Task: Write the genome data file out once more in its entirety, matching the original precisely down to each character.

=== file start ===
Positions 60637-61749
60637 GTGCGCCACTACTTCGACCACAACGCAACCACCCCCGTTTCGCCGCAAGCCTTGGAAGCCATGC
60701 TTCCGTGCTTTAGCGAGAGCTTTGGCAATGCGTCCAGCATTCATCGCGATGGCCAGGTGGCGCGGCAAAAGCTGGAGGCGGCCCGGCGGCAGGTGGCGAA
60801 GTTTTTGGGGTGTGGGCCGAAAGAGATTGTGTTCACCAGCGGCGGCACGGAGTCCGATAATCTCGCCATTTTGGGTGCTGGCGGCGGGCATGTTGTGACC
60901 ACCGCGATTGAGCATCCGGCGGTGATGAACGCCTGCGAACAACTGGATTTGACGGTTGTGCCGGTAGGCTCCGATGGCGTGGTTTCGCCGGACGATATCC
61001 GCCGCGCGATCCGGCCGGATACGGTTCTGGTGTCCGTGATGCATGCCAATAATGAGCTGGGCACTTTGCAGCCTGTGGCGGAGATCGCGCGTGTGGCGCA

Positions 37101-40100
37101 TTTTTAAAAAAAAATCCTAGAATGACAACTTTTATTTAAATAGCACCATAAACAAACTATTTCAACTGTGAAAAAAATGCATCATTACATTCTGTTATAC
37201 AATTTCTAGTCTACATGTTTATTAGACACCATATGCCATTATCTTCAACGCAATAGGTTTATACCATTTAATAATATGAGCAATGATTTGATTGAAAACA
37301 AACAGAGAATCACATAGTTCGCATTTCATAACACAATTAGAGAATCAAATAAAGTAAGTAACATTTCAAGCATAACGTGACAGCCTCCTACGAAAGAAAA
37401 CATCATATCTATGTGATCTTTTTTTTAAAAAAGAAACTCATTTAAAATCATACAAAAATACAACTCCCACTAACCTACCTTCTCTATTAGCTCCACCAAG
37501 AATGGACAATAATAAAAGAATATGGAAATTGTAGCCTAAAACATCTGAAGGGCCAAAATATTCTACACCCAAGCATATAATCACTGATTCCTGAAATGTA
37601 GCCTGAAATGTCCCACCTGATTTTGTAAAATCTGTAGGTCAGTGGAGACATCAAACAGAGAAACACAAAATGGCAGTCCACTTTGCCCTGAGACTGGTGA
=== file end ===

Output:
Positions 60637-61749
60637 GTGCGCCACTACTTCGACCACAACGCAACCACCCCCGTTTCGCCGCAAGCCTTGGAAGCCATGC
60701 TTCCGTGCTTTAGCGAGAGCTTTGGCAATGCGTCCAGCATTCATCGCGATGGCCAGGTGGCGCGGCAAAAGCTGGAGGCGGCCCGGCGGCAGGTGGCGAA
60801 GTTTTTGGGGTGTGGGCCGAAAGAGATTGTGTTCACCAGCGGCGGCACGGAGTCCGATAATCTCGCCATTTTGGGTGCTGGCGGCGGGCATGTTGTGACC
60901 ACCGCGATTGAGCATCCGGCGGTGATGAACGCCTGCGAACAACTGGATTTGACGGTTGTGCCGGTAGGCTCCGATGGCGTGGTTTCGCCGGACGATATCC
61001 GCCGCGCGATCCGGCCGGATACGGTTCTGGTGTCCGTGATGCATGCCAATAATGAGCTGGGCACTTTGCAGCCTGTGGCGGAGATCGCGCGTGTGGCGCA

Positions 37101-40100
37101 TTTTTAAAAAAAAATCCTAGAATGACAACTTTTATTTAAATAGCACCATAAACAAACTATTTCAACTGTGAAAAAAATGCATCATTACATTCTGTTATAC
37201 AATTTCTAGTCTACATGTTTATTAGACACCATATGCCATTATCTTCAACGCAATAGGTTTATACCATTTAATAATATGAGCAATGATTTGATTGAAAACA
37301 AACAGAGAATCACATAGTTCGCATTTCATAACACAATTAGAGAATCAAATAAAGTAAGTAACATTTCAAGCATAACGTGACAGCCTCCTACGAAAGAAAA
37401 CATCATATCTATGTGATCTTTTTTTTAAAAAAGAAACTCATTTAAAATCATACAAAAATACAACTCCCACTAACCTACCTTCTCTATTAGCTCCACCAAG
37501 AATGGACAATAATAAAAGAATATGGAAATTGTAGCCTAAAACATCTGAAGGGCCAAAATATTCTACACCCAAGCATATAATCACTGATTCCTGAAATGTA
37601 GCCTGAAATGTCCCACCTGATTTTGTAAAATCTGTAGGTCAGTGGAGACATCAAACAGAGAAACACAAAATGGCAGTCCACTTTGCCCTGAGACTGGTGA